Boosting Foot Health: The Benefits of Niacin Consumption
Niacin is an essential nutrient for human health. Besides being an antioxidant, it is used in our bodies to aid in digestion and support the nervous system's function.
Niacin (also known as Vitamin B3) dissolves in water; any excess is not stored in our bodies but released in the urine.
Most people get sufficient niacin through their food, such as fish, meat, milk, cereal grains, mushrooms, and nuts. The recommended daily niacin intake is 16 milligrams (mg) for males, and 14 mg for females.
In developed countries, niacin deficiency is generally rare. Digestive issues, excessive alcohol consumption, lack of nutrition, and certain medications may result in niacin deficiency.
Symptoms include rashes on the skin, dementia, diarrhea, and swelling of mucus membranes. Thankfully, supplemental niacin is usually effective in treating these symptoms.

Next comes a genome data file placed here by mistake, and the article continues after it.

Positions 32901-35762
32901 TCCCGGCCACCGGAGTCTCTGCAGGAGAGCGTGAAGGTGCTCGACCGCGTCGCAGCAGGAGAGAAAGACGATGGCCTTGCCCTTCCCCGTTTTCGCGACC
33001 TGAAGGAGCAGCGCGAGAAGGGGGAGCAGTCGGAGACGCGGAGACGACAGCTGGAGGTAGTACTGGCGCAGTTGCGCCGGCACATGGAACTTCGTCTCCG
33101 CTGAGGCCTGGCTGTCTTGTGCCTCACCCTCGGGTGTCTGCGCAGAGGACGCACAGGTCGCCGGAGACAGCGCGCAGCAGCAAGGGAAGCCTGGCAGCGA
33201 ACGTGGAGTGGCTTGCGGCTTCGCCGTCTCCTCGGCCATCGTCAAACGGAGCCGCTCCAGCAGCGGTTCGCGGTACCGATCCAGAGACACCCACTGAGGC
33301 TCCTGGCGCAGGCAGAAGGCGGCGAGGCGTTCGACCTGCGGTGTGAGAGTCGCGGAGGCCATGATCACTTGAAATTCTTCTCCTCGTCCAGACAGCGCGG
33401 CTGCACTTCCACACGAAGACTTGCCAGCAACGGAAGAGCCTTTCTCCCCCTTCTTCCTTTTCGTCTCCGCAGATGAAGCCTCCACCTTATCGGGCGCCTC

Niacin's Link to Foot Health
Pellagra is the name of a condition that is caused by niacin deficiency.
Pellagra causes skin to become dry and flaky, affecting your heels and other body parts. However, you would most likely notice flaky skin on other body parts frequently exposed to the sun before noticing it on your feet.
Niacin-rich Food Sources
For most people, taking a niacin supplement is only necessary if a doctor prescribes it. Among foods rich in niacin, beef liver and chicken liver probably rank near the top, providing a whopping 14 and 11 mg of niacin, respectively, in each serving.
Regarding plant-based sources, peanuts and avocados can meet about a quarter of your recommended daily intake with just one serving.
If you experience flaky skin on the feet or suspect that you may have niacin deficiency, consult a podiatric physician soon. ♦
Podiatrist newsletter article provided by LRW Media. Images provided by Shutterstock (Danijela Maksimovic).